Not all particles are held together by strong bonds. in WEAK bonds, neighboring atoms don’t “need” each other, they just “want” each other. They’re held together by +/- charge attraction but they’re not “committed”
IONIC BONDS like those holding together the sodium & chloride are strong *attractions* (because the charges are full not just partial), but they’re still just attractions – they’re still “weak,” non-covalent bonds – they’re happy to leave if they find better partners, like water, so things held together by these bonds come apart when you dissolve them
You can visualize this with candy – if your formula units are a Rolo roll & a KitKat bar – if you unwrap them (dissolve) the Rolos will separate (dissociate), but the Kit-Kat pieces will stay stuck together. You’ll need to put in some real effort to break off the pieces of KitKat bars!
Similarly, if you dissolve a NON-ELECTROLYTE (like sucrose), you don’t separate its formula unit, but when you dissolve an ELECTROLYTE (like sodium chloride), you separate its formula unit into IONS (positively charged particles)
That’s cool & all but often what we really want to know how many particles there are in a certain space or compared to a certain amount of total particles. Especially because the # of PARTICLES in a solution affects that solution’s COLLIGATIVE PROPERTIES http://bit.ly/2P3pTN7
COLLIGATIVE PROPERTIES are properties of a solution that only depend on # of dissolved particles, NOT the identity of those particles – e.g. when you have more particles stuffed in there are fewer water molecules at the surface where they have the best chance of escaping into the air – so you get boiling point elevation – if you want to know more, check out my post on why you should bring salt if you want to cook spaghetti on top of Mt. Everest…) http://bit.ly/2Ruek3w
When it’s outside of water, a grain of sugar could be considered a “particle” – it’s made up of lots of individual sucrose MOLECULES bound to each other. But these bonds are weak, so when you put it in water it starts to dissolve – the sucrose MOLECULES come apart – now each of these is a particle – but the sucrose doesn’t come apart further – we have the same number of particles as we have formula units, so any calculations we did stand
Now consider a grain of salt – it too is made up of smaller parts that come apart when we put it in water (dissolve it) – but these parts are smaller than the formula unit we calculated based on -> for each mole of NaCl we put in we got 1 mole of Na⁺ AND 1 mole of Cl⁻ – in terms of particles, we have twice as many, so 1 mole of NaCl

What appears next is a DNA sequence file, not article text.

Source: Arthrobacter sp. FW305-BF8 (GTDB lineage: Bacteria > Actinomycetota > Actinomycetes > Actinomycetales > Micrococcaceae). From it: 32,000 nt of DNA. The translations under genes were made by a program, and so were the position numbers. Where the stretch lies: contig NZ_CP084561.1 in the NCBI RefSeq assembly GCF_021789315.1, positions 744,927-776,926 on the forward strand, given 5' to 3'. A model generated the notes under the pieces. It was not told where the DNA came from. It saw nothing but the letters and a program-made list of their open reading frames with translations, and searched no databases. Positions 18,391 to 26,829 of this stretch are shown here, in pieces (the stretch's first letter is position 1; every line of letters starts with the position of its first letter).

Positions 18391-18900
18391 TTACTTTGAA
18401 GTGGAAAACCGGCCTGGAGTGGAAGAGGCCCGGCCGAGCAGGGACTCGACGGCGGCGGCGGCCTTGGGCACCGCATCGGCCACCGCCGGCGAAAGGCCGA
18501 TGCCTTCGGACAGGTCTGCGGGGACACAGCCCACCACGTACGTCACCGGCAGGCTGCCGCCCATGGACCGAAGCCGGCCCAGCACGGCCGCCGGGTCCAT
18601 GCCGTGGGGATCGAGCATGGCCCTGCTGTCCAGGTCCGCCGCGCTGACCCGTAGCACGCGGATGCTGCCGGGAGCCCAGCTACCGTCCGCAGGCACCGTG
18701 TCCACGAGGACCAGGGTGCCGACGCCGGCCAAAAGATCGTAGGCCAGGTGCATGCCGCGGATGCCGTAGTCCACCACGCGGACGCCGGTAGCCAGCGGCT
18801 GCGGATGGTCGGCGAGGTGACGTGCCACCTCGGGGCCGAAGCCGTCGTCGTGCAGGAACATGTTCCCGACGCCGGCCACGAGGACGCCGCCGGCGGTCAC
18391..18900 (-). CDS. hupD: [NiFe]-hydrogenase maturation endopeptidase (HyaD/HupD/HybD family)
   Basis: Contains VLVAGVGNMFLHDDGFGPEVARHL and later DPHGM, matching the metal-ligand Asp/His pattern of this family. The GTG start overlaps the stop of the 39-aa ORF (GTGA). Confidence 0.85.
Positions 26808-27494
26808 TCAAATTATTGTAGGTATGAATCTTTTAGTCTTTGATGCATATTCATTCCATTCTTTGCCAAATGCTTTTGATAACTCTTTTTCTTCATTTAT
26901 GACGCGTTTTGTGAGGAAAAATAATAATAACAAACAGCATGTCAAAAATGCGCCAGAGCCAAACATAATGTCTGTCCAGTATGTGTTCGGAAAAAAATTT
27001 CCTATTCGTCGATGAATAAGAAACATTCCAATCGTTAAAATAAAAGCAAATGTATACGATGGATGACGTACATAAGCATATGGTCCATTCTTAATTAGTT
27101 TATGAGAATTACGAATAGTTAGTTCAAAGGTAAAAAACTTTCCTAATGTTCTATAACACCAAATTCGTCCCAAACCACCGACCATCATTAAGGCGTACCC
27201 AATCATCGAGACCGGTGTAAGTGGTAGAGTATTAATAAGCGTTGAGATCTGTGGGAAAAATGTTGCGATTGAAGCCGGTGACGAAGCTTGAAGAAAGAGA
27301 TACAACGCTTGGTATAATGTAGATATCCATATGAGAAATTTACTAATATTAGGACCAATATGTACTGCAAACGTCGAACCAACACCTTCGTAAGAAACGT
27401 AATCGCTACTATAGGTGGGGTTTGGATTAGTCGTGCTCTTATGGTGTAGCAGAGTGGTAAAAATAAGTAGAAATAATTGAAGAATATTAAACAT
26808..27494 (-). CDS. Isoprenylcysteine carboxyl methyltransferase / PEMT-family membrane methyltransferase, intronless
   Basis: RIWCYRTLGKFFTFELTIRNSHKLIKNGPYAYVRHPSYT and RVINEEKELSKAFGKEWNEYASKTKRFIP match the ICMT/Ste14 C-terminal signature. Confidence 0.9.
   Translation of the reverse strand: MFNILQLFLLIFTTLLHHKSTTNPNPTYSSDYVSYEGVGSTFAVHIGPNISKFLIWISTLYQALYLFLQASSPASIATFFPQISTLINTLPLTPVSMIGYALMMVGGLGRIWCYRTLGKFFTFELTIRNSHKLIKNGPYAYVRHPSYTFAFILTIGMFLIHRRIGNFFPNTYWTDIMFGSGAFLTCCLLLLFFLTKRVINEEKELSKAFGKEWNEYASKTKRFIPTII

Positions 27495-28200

And that’s important because it means it’ll have 2X the effect on COLLIGATIVE PROPERTIES (remember these depend ONLY on the # of particles) as 1 mole of sucrose
To account for this, instead of just using the formula unit concentration when calculating colligative properties, we adjust that concentration with that unit’s Van’t Hoff factor (i). For NON-ELECTROLYTES, “no” adjustment needed, so i = 1. BUT for ELECTROLYTES, i depends on the # of ions it breaks into. So NaCl would have an i of 2
So multiplying by the Van’t Hoff factor converts the number of formula units we put in into the number of dissolved particles we get
These are for ideal solutions – If we were to measure it experimentally, these numbers would actually be lower
👉 concentrated solutions, oppositely-charged ions may be close enough together that they pair back up – so ION PAIRING *Impairs* our ability to predict
We have several different ways we can report on concentration using moles.
Molarity is a measure of concentration which tells you about how many of a thing is in a volume of solvent (usually water). MOLARITY is moles per liter (mol/L) & we represent it w/capital M (e.g. a 1M solution has 1 mol/L so 1 L has 1 mol, 2L has 2 mol, 0.5L has 0.5 mol etc.)
The mole fraction (aka molar fraction) is the relative amount of 1 component of a mixture compared to the whole mixture. This might sound like molarity, BUT there’s a key difference
Molarity is the moles of something compared to the VOLUME of the solvent
Mole fraction is the moles of something compared to the TOTAL MOLES of EVERYTHING! more here: http://bit.ly/2DRc1mO
The MOLARITY of one chemical won’t change if I add another chemical, but the MOLE FRACTION will!
And speaking of changing, the volume of a liquid can change w/changing temperature 👉 at a higher temp, molecules can move around more, so they take up more space 👉 To account for this, we can use molaLity instead of molaRity 👇
🔹 molaLity is moles per kg solvent & we represent it with a lowercase m
🔹🔹 Helpfully, at room temperature, the density of water is 1.00 kg/L so the molarity & molality for water-based (aqueous) solutions at room temp are basically the same 😅
Sorry today’s post was a bit of a mis-mash of past posts – It’s been a really exciting time for me in the lab because my experiments are finally starting to produce some cool results.